Over the past few weeks watching MPs publicly question some of the most powerful people in UK broadcasting about programmes like Love Island, Big Brother and The Jeremy Kyle Show has been a bit like a reality TV show about reality TV.
The Chief Executives of ITV and Channel 4 have been put in some highly uncomfortable positions about a style of television that specialises in filming people who are under pressure.
But the House of Commons inquiry into such programmes is also providing some welcome scrutiny of what reality TV means for the human beings involved.
So far, attention has focused overwhelmingly on the men and women who appear on reality TV shows – how are they selected, treated during filming and looked after (or not) once production has finished.
But in Channel 4’s written evidence to MPs, published this week, there are some fascinating clues about how reality TV might affect the millions of people on the other side of the screen: the viewers. This has been a question the Foundation has raised since MPs announced their inquiry into reality TV.
Capacity to do good
I have always believed that a social problem on the scale of mental illness can only be addressed if it becomes everyone’s business. In a tantalising glimpse of what TV companies know about this – and essentially what their programmes mean for audiences – Channel 4 has dared to suggest that reality TV has “the potential” to do good.
In support of this, it cites its own research findings about how some of its reality shows have, for instance, led some viewers to use social media more carefully (The Circle), to feel greater understanding for people who are not neurotypical (The Undateables) and to reflect on their prejudices (Bride and Prejudice).
Channel 4 also mentions its programme Naked Beach, which featured participants of different shapes and sizes naked on a beach, suggesting that viewers will have benefited from seeing people who looked like them and not only those with idealised and unattainable bodies.
Avoiding the topic
By contrast, ITV seems to have gone out of its way to avoid mentioning how millions of TV viewers are influenced by its shows. In 150 pages of evidence to Parliament’s reality TV inquiry and in several hours of questioning by MPs, the company has not mentioned audience impacts.
It’s easy to speculate about why ITV has avoided this topic (despite good broadcasting work during Mental Health Awareness Week), but the important point here is that the millions of people who watch reality TV shows are often affected by what they see.
Research has pointed to the existence of “media contagion”, ranging from spreading panic (which leads to further unhealthy choices) to having a negative impact on adolescent values, and from fuelling exploitative advertising to triggering increasing trends in suicides. Only this week, it was reported that Love Island appears to be affecting the behaviour of some primary school children.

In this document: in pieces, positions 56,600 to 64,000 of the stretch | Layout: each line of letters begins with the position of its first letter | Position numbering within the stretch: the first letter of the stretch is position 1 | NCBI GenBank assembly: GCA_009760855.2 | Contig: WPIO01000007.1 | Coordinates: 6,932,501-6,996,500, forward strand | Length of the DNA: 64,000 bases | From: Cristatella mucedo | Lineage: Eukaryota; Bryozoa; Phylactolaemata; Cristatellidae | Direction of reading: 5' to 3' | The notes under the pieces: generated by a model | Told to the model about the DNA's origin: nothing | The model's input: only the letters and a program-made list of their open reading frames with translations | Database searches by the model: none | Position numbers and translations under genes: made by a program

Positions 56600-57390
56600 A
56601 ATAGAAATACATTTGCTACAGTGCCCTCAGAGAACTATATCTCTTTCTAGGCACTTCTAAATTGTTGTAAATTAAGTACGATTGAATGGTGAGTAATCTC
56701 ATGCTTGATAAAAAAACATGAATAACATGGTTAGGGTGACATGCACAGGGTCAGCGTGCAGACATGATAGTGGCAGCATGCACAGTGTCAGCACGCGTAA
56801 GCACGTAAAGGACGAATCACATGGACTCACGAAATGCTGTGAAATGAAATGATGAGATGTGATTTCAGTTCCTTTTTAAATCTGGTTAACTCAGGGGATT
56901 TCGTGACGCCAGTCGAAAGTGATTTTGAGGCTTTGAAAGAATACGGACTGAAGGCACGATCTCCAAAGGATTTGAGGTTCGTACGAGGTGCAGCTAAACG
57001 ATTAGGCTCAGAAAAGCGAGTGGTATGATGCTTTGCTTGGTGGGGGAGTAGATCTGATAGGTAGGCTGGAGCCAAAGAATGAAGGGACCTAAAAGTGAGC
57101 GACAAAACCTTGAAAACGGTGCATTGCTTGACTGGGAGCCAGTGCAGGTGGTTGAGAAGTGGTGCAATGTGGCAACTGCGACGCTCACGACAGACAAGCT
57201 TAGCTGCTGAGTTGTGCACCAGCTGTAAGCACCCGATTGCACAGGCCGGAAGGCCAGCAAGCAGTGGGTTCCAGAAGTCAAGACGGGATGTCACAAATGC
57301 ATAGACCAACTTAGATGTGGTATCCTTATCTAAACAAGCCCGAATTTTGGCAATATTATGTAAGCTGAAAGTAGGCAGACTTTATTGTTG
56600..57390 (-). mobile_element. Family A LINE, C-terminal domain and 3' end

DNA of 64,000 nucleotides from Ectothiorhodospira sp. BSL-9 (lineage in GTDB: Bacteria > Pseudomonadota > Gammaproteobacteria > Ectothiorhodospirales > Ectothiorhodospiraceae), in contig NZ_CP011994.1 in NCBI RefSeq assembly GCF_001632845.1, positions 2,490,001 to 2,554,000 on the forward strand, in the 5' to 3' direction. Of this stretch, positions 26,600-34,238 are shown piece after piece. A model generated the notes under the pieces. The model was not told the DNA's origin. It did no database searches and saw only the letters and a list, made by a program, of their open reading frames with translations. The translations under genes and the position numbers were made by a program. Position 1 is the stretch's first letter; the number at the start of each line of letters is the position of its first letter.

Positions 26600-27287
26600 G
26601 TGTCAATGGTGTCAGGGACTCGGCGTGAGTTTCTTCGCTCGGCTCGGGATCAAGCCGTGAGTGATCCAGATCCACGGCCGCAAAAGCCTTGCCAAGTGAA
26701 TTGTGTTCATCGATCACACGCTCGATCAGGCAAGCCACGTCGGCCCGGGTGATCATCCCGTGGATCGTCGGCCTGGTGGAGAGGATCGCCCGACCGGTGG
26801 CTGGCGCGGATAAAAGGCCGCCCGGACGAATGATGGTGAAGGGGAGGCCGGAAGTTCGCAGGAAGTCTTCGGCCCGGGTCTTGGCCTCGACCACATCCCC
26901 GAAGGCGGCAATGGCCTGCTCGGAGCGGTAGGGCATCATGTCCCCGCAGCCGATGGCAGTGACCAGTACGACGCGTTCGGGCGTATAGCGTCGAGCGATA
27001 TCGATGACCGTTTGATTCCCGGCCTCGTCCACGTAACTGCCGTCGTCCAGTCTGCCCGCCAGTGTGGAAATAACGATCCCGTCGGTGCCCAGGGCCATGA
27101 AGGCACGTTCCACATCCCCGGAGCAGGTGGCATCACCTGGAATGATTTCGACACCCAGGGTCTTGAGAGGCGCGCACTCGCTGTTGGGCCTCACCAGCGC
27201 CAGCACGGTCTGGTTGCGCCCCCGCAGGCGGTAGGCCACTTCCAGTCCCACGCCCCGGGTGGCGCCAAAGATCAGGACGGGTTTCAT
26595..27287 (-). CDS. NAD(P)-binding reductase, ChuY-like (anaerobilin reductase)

Impact on body image
At the Mental Health Foundation, we have been especially concerned with how viewers may compare themselves with the people they see on screen – for instance on ITV’s Love Island. Academic research suggests that people do compare themselves – and that feeling they don’t measure up can contribute towards them feeling more shame and distress about their own bodies. This, in turn, can contribute towards some people having more serious emotional difficulties.
Survey evidence commissioned by the Mental Health Foundation points in a similar direction. Almost one-quarter (24 per cent) of 18-to-24-year-olds told YouGov that reality TV makes them worry about their body image. Our poll also suggested that the same young people are already more vulnerable than older adults to body-related distress, with nearly one-quarter of them (23 per cent) also saying they had had suicidal feelings because of concerns about their bodies.
These are some of the reasons why we were deeply disappointed when we saw the people selected to take part in the current season of Love Island, all of whom are young and conform to stereotypical ideals of what men and women should look like. Several are actually professional models.
Time to re-evaluate
My point here is not that Love Island and other reality TV shows should be taken off air. Millions of people choose to watch them and enjoy them – and as Channel 4 has hinted, they can do good. Rather, I’m suggesting that it’s time everyone taking a critical look at reality TV, as well as those making it, should consider how it affects viewers, as well as their participants.